Friday on a calendar

Broken-Hearted Patriotism

I have a weekly prayer cycle I try to practice in my morning devotional time. On Mondays, I pray for myself, my discipleship, health, calling and responsibilities. On Tuesdays, I pray for each family member. On Wednesdays, I pray for my friends. And on Thursdays, I pray for the church and the various institutions and churches I serve. On Fridays, I pray for this nation, the United States, and various issues and problems we face here. And on Saturdays, I pray for the world and specific global hotspots.

In recent years, the hardest day in this cycle has been Friday — USA day. That is the day on which I am writing this post.

You see, I am a broken-hearted patriot. I love this country — that makes me a patriot, on the old-school definition. But I am broken-hearted about where we are as a country. In my 50 years of paying attention, and my decades of praying for this country, I never have been exactly where I am right now, which may say more about my former naivete than anything else. But I refuse to let the issue rest that easily.

Let me just take you inside the specific items I have on my scrawled USA prayer list, to give you a sense of why I am so discouraged. Here are the bullet points on my prayer list. I never have shared them with anyone before today. These have been on my list for about two years. These are the prayers I take to God most Fridays.

  • Democracy’s health/opposing authoritarian reactionary Christianity
  • Biden presidency
  • An end to Trump/ism
  • Racism/policies
  • Poverty
  • Gun violence
  • Ecology/climate
  • Social division
  • Drug abuse
  • Housing
  • Character
  • Income inequality
  • Lack of social trust
  • Health care/mental health
  • Immigrants/reform

I have been praying for the preservation and health of our democracy, for President Biden and an effective presidency, and against Trumpism and what I have called authoritarian reactionary Christianity. I have prayed for progress in addressing our baked-in racism and the related policies and practices that go with it. For progress against poverty and income inequality. For an end to gun violence. For ecological health and progress against climate change. For the easing of our social divisions and for growing social trust. Against the scourge of drugs and drug abuse. For housing for all. For health care for all. For much better care for those with mental health challenges. For undocumented immigrants and a solution on immigration reform.

“If the purpose of prayer is measured by getting what one prays for, my Friday prayers are not doing very well.”

It’s not a comprehensive list, but it is what has been on my heart.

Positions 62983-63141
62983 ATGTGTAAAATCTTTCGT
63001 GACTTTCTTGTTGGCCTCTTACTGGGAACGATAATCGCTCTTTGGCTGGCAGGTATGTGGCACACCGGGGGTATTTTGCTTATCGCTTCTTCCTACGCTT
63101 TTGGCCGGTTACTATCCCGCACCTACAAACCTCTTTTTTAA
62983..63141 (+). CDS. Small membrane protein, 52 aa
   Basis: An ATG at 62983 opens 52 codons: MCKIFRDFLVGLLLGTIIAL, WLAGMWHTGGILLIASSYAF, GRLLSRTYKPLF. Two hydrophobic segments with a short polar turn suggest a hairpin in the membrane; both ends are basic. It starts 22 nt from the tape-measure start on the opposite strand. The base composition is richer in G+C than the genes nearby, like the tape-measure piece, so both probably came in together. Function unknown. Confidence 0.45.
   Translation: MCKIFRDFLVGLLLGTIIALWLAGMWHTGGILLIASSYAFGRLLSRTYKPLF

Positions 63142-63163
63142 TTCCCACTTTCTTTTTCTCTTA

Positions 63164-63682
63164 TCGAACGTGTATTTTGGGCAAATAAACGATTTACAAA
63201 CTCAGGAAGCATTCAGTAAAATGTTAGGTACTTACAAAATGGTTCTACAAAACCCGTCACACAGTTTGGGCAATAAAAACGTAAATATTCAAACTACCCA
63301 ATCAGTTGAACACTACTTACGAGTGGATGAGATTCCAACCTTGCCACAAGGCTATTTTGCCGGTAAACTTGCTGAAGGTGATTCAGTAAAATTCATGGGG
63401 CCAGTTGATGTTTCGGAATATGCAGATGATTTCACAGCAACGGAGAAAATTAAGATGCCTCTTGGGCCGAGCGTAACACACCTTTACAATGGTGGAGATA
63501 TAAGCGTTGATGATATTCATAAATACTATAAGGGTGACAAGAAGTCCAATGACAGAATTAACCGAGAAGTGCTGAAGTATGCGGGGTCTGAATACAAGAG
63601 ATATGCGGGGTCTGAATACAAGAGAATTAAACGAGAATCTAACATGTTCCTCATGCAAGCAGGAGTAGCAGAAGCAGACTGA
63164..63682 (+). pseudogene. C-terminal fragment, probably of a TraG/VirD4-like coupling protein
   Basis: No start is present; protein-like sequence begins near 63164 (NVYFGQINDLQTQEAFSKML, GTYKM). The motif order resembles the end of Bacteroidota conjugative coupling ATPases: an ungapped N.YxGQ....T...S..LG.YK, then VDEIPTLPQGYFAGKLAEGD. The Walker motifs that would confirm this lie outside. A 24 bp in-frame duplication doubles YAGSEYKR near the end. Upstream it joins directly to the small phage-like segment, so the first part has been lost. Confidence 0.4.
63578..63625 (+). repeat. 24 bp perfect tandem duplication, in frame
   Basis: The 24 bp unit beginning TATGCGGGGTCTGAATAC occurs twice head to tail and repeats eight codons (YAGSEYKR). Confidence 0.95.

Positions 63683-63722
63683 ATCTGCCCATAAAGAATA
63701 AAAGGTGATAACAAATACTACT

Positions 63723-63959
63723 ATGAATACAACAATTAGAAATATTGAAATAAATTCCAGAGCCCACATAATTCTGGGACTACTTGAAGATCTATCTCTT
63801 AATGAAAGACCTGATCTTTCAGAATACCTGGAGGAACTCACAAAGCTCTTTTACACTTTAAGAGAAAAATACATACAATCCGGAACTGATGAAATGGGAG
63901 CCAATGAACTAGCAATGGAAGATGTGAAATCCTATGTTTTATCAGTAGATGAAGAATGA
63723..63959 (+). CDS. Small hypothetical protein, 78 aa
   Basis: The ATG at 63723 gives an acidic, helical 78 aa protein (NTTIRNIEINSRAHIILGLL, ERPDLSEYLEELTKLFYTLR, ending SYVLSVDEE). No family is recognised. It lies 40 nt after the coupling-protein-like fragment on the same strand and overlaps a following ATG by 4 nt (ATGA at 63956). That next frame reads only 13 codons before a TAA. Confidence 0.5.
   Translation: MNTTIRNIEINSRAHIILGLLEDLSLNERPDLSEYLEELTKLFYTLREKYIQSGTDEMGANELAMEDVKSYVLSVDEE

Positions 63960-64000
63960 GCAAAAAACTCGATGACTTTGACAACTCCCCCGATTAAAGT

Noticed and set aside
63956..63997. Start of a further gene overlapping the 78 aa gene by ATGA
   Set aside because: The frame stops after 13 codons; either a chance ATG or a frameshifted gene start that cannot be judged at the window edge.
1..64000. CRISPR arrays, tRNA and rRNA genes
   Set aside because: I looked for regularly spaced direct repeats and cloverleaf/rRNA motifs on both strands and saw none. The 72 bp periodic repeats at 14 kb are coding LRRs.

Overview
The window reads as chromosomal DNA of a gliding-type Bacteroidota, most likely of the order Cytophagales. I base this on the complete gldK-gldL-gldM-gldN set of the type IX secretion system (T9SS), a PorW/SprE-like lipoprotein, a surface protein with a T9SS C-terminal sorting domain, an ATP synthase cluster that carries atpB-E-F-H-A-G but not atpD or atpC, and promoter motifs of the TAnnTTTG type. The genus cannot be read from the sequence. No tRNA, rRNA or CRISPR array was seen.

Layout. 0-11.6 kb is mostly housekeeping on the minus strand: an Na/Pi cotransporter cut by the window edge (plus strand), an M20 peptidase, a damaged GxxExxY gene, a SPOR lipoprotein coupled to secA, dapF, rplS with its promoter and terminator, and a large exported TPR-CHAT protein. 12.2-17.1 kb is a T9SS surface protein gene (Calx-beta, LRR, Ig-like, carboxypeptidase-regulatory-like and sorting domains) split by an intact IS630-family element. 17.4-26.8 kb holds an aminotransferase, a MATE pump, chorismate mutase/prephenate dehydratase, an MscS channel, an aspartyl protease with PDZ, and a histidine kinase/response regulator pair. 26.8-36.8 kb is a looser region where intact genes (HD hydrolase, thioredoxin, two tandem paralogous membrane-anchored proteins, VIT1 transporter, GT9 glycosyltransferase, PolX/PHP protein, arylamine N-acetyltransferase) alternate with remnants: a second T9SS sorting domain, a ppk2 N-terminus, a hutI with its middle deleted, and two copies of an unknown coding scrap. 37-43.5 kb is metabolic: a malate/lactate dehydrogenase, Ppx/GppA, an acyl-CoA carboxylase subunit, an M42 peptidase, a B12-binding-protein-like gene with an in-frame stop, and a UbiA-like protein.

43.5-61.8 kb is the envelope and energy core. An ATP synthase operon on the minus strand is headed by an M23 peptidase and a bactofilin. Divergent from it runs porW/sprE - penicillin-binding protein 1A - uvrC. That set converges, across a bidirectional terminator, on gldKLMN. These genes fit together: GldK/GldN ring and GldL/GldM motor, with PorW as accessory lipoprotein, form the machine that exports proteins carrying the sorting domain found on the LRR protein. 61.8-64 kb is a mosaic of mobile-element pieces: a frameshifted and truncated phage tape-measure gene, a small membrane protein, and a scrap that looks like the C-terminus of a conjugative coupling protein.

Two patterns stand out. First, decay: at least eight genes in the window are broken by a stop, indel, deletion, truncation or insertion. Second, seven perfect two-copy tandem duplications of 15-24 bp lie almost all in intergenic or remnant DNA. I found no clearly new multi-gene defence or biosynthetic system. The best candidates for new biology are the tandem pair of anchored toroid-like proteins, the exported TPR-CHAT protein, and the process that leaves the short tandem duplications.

If the purpose of prayer is measured by getting what one prays for, my Friday prayers are not doing very well. Indeed, I tend to grow more discouraged each week. At the national level, our government is paralyzed, not able to pass a budget, let alone any major legislation. We are as divided as ever. Trust in each other and our major institutions continues to crater. It seems to me our national character and culture are in decline. Authoritarian reactionary Christianity and Trump/ism are alive and well, the Biden presidency is weakening, and the election is very much up for grabs — along with our democratic order.

Let’s say there are three kinds of people when it comes to their orientation to the nation they live in — the U.S., in this case.

The first are those who feel deeply invested in their nation, care profoundly about what happens here, have a meaningful sense of pride in their country, are genuinely glad to be citizens here and actively work for the well-being of the national community. Their criticism, when it is offered, is extended in the context of loyalty and even something like love of country. Let’s call them patriots. (Not nationalists, who relate to their country in a more aggressive and idolatrous way, with consequent diminution of the value of other countries and their people. Patriots.)

The second are those who just happen to live here, care little about much beyond their personal lives and participate little or not at all in national life.

The third are those who relate to their country primarily as well-informed critics. They care about what happens here, but they feel little pride and nothing like love — because they are so impressed by the nation’s flaws and historic misdeeds. They are not especially glad to be citizens here; indeed, they might leave if they could work out a way. They try to work for the well-being of their neighbors, not as an expression of what could be called patriotism, and not based on hope that things will ever be much better, but more based on human decency or perhaps religious commitment.

I always was in the first group, never in the second or third. But today, I find myself edging toward the third group, and this I find astonishing.

I was raised 15 miles from Washington, D.C. My father, eventual father-in-law, and the parents of many of my friends worked for the federal government. Both my father and father-in-law, like most men of their generation, served in the U.S. military. I have engaged U.S. public life since the early 1990s and have been an active advocate on various policy issues. I have voted in every election since I was 18 years old. I was trained in a public-facing Christian social ethics tradition. This is how I was raised up and developed, and this is who I became.

But today I am a broken-hearted patriot.

I don’t think I am alone.

This post was first published on Baptist News Global.

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